Types of Aid

Corban students are eligible for aid from federal and state programs, as well as Corban’s own aid programs. We encourage all students to look for financial aid from outside sources as well. Your local library and High School counselor are good places to begin your search for local outside scholarships. On a national level, try Fastweb.com. Prior to March 1, Oregon residents can fill out the application at for private scholarships through the State of Oregon. In order to receive the most federal, state, or institutional aid, students must first fill out a FAFSA.

Federal Aid

Federal Direct Stafford Loans

A Subsidized Stafford Loan is a need based loan where the payments and interest start six months after the last date of enrollment. The government “subsidizes” or pays the interest while you are in school. An Unsubsidized Stafford Loan is a non-need based loan. It’s the same as a Subsidized Stafford Loan, only the government doesn’t subsidize the interest while you are in school. You may choose to pay the interest as you go or have it accrue and be added to the principle amount upon repayment. There are loan fees for each.

Stafford loans can be awarded to all Corban students, with Subsidized Staffords going to students with financial need. The Federal Direct Loan program eliminates the need for loan applications, outside lenders, guarantee agencies, and paper loan checks. Corban will provide the student with everything needed to receive a Federal Direct Stafford Loan. The maximum loan amounts depend on the student’s year in school and total financial need. For more information click here.

Federal Grants

  • Pell Grants
  • TEACH Grant

For more information about Federal Grants click here.

Federal Supplemental Educational Opportunity Grants (FSEOG)

Awarded students with significant financial need at Corban, and range from $200 to $4,000. This is a limited fund award. For more information click here.

Federal Work-Study

FWS is aid to students who have financial need and work on campus. FWS must be earned and will be paid out as work is completed. FWS students can claim their FWS earnings as income exclusions on the FAFSA the following year. If you are eligible for FWS you will be notified on your award letter of your eligibility. In addition to on campus jobs you can tutor school children in reading and receive FWS money. For more information click here.

Education Tax Credits and Deductions

The site www.finaid.org provides an overview of possible tax credits and deductions. Please contact a tax professional for complete details or visit www.irs.gov.

State Aid

In order to receive any federal, state, or institutional aid, students must first fill out a FAFSA.

Alaska State Student Loans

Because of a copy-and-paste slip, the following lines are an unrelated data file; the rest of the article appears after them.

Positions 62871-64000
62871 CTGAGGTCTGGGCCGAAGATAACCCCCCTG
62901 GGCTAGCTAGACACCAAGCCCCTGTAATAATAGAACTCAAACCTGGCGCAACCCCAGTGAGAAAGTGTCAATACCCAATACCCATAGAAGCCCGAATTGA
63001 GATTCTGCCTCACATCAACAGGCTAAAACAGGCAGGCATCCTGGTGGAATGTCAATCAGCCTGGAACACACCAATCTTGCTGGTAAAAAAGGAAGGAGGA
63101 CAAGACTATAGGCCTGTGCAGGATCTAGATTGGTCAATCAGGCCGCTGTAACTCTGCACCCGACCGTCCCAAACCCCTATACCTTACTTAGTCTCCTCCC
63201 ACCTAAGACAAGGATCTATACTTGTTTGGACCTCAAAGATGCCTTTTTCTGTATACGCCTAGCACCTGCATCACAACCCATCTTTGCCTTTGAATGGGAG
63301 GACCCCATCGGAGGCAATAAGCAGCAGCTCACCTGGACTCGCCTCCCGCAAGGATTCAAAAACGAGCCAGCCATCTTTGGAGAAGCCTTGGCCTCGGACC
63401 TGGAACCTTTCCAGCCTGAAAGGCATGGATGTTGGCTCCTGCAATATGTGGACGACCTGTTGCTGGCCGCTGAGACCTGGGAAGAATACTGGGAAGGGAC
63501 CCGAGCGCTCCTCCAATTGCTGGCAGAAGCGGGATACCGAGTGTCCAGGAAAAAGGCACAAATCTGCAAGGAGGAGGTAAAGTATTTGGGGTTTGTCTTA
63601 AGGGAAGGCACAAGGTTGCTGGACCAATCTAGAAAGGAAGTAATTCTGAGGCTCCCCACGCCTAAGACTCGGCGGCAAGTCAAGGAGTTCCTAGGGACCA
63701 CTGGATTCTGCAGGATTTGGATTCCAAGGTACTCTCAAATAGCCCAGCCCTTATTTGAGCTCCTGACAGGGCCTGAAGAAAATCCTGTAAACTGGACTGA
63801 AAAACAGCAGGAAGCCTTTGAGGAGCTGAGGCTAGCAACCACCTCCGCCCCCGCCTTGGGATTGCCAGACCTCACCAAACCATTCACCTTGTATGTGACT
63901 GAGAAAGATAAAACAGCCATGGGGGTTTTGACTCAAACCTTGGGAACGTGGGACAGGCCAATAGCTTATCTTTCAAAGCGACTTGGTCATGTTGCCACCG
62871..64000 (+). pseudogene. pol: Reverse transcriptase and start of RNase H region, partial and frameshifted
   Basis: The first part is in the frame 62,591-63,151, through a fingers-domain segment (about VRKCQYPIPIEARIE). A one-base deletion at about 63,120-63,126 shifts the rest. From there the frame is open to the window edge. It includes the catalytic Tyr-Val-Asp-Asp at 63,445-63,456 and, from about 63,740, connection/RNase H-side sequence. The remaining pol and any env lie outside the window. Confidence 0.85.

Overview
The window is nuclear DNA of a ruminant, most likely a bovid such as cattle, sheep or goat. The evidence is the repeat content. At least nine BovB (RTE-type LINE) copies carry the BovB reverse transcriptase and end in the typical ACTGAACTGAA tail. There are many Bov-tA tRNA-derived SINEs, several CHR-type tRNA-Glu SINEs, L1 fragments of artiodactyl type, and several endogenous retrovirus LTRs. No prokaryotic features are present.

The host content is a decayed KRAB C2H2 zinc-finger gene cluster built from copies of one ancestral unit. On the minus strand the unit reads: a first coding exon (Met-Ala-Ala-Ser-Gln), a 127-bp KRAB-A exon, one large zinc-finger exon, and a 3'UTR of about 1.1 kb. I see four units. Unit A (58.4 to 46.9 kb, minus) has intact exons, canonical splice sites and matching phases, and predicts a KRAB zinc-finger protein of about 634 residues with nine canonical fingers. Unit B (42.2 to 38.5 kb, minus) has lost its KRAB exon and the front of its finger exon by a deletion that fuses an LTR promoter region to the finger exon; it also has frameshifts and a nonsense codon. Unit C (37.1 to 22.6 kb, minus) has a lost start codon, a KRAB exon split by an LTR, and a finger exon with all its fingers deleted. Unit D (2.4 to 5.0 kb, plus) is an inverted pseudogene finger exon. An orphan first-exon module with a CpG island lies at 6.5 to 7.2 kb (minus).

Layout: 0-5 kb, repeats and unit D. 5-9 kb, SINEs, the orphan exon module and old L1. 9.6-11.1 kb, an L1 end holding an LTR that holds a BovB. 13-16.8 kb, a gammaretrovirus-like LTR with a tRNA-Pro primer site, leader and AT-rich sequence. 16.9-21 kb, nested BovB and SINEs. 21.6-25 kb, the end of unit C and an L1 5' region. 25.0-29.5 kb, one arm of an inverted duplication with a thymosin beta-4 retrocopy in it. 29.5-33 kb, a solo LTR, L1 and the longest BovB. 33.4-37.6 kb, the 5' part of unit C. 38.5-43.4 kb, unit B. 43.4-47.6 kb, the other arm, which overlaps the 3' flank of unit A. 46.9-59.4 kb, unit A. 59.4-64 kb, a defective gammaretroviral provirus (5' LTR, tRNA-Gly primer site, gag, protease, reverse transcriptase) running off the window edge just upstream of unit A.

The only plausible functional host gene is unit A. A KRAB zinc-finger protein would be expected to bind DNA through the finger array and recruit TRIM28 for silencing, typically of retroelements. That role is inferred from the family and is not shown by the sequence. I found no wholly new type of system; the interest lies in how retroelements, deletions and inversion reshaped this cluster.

These loans are available to Alaska residents who attend Corban full time. For more information click here.

Oregon Opportunity Grants

Available to Oregon residents who demonstrate significant financial need on the FAFSA. Maximum awards vary yearly. For more information click here.

OSAC Private Scholarships

Private scholarships available to students who apply. Application and list of scholarships are available on the Oregon Student Assistance Commission’s (OSAC) website. For more information click here.

Institutional Aid

One of the best ways to receive financial aid is from Corban University itself! Learn about Corban scholarships, grants, and other awards. Be sure to fill out your FAFSA, as this is one of the factors used to determine the awarding of Corban grants. Other possible factors for institutional aid include your GPA and SAT/ACT/CLT scores, as well as participation in extracurricular activities such as athletics, music, theatre, and debate. Some awards are given automatically, while others require a separate application.

Private Aid

Private scholarships and grants are available from a variety of sources including organizations, businesses, foundations, churches, and schools. Local libraries and schools are the most common places to find resources detailing available scholarships.

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Additional Borrowing Options

A Parent can borrow a federal PLUS loan for a student, or the student can borrow a low-interest private loan (usually with a co-signer).

Federal PLUS loan features (borrowed by a parent)

  • Credit decisions are based on recent credit history, not debt to income ratio.
  • A fixed 7.595% interest rate.
  • 4.264% loan fee. 95.736% of the amount borrowed is applied to the student’s account.
  • Payments begin 60 days after the loan is fully disbursed (typically in the spring semester) or a parent can request that the Department of Education defer payments until six months after the student ceases to be enrolled on at least a half-time basis.
  • If the parent is denied the PLUS loan due to credit, the student qualifies for additional federal unsubsidized Direct loans ($4000 for Freshmen and Sophomores and $5000 for Juniors and Seniors).
  • Offers loan forgiveness in the event of Death or Permanent Disability of the student or parent borrower.

For more information see the Federal Student Aid Office.

Private loan features (borrowed by the student with a co-signer)

  • Apply with the lender, such as one of these alternative private education loan lenders.
  • Interest rate varies based on credit worthiness of the borrower or co-signer.
  • May have fees if approved at a level other than excellent credit.
  • Payments don’t begin until six months after you graduate (most lenders).
  • Interest rates are variable but some lenders offer a fixed rate option.
  • Some lenders allow for the co-signer to be dropped after one or two years of on-time payments.
  • Some lenders offer a loan forgiveness option in the case of a student death or disability.